One of the many factors that have led to this fentanyl epidemic is that fentanyl is often found in a slew of commonly used and abused drugs. These include cocaine, marijuana, heroin, and methamphetamines. This problem is exacerbated by users not knowing that a drug has fentanyl in it. Drug dealers and manufacturers will “cut” a drug with fentanyl to extend their supply. Unfortunately, this often comes at the expense of their customer. Indeed, the fact that drugs are being laced with fentanyl helps explain the massive fentanyl epidemic and the rise in the need for treatment for fentanyl addiction.[5]

Drugs are often laced with fentanyl within a geographic area. This often leads law enforcement and local medical centers to warn users that drugs in the area have been found to contain deadly levels of fentanyl. Indeed, the news is replete with such stories. Sadly, this highlights one of the many serious tragedies of the fentanyl epidemic: Users may overdose on the drug without realizing they took it.[6]

How to know if another drug has been laced with fentanyl?

One of the greatest dangers of fentanyl is that users don’t even realize that a drug they are using has been laced with it—until it is too late. This can lead to a fentanyl overdose. It can be challenging to tell if a drug has been laced with fentanyl, and this is why it is so important that users of illegal drugs check their drugs first.

This challenge is made worse because you can’t tell if a drug has been laced with fentanyl by smelling, tasting, or feeling it. Fentanyl is odorless and tasteless. The only accurate way of determining if a drug has fentanyl in it is by using a fentanyl strip. As the name implies, a fentanyl strip is a narrow piece of paper that will react when placed in a drug if that drug contains fentanyl. This can alert users that their drug has fentanyl so they can avoid using it, thus preventing a deadly fentanyl overdose.

The sale of fentanyl strips can also provide advocates an opportunity to give information to someone on treatment for fentanyl addiction.

The power of fentanyl cannot be understated: The drug can kill someone with their first use. As such, fentanyl stripes can help to alert a user of the presence of fentanyl and allow them to avoid making a deadly mistake. This can also stop someone from potentially becoming addicted to fentanyl, suffering from a fentanyl overdose, or needing treatment for fentanyl addiction. [5]

What are the symptoms of drug overdoses?

There are many common symptoms of fentanyl, cocaine, methamphetamine, and heroin overdoses. If someone you know or love is in danger of overdosing on drugs, you should be aware of these symptoms and be prepared to respond to them if needed.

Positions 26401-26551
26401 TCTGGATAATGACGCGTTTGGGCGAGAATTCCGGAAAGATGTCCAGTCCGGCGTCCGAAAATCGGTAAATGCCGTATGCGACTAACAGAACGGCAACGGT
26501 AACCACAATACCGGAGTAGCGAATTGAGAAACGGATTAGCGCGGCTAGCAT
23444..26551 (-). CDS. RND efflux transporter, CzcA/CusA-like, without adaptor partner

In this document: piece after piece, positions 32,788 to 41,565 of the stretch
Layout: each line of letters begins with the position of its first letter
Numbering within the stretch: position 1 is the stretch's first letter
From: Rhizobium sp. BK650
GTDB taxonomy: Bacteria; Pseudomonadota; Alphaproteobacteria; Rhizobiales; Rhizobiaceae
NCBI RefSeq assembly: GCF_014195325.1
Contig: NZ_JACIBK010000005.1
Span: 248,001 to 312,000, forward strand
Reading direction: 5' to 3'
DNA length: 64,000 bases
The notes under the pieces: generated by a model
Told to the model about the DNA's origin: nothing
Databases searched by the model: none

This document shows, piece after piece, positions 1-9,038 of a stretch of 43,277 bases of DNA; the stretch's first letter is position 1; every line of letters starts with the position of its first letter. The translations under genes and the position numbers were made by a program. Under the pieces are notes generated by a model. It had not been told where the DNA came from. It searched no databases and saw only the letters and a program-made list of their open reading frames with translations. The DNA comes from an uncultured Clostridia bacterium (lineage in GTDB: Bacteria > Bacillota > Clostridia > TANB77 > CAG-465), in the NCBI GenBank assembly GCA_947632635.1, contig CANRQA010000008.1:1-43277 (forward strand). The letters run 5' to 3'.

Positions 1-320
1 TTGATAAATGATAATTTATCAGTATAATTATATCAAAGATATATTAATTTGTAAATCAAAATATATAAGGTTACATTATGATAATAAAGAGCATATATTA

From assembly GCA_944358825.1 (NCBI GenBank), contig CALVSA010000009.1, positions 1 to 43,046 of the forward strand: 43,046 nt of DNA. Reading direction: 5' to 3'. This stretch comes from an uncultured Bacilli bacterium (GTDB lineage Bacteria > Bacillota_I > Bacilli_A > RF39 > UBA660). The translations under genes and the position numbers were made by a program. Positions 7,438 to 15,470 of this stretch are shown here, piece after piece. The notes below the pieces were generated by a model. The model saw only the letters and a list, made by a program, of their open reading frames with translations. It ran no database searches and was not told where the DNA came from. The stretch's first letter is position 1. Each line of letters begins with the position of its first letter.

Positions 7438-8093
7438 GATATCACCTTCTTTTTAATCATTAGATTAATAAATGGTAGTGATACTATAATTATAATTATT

Common symptoms of drug overdoses include:[7]

  • Pupils that shrink and become like pinpoints.
  • Slowed or nonexistent breathing.
  • Heavy sleepiness or falling completely unconscious.
  • Odd sounds, like choking or gurgling.
  • Unresponsive to movement and limp limbs.
  • Cold, clammy, or discolored skin.

If you suspect someone of overdosing on any drug, the first thing you should do is call 911. As noted above, almost all states have a Good Samaritan law in place. This law means that you will not be arrested for calling 911, even if you used drugs with the victim.

If the drug overdose is opioid-based, you can also administer Naloxone. Naloxone is a nasal spray that can be given to overdosing individuals. It binds with the opioid receptors in your body and can end an overdose almost instantly. It may require multiple administrations, and users often have to be trained to use the nasal spray. Fortunately, there are no ill side effects if you give Naloxone to someone who is not overdosing. As such, you can provide a person with Naloxone without fear that you may cause some harm in doing so. Naloxone is also highly effective and capable of reversing a fentanyl overdose.

A fentanyl overdose, of course, is the last thing that you want someone to experience. If you believe someone you love is at risk for a fentanyl overdose, the best thing you can do is get them help and explore treatment for fentanyl addiction.

If you or a loved one is addicted to fentanyl, you need treatment for fentanyl addiction, and you need it before you suffer from a fatal fentanyl overdose and become another tragic story of the fentanyl epidemic. There is good news: With the proper treatment and resources, you can access treatment for fentanyl addiction. If you are interested in learning about treatment for fentanyl addiction, reach out to Transformations Treatment Center today. We offer an array of programs that can help you beat any addiction. Don’t wait — call today.




[4] [5]




Coronavirus (COVID-19): Response and Updates for Clients, Families, and Referents Read More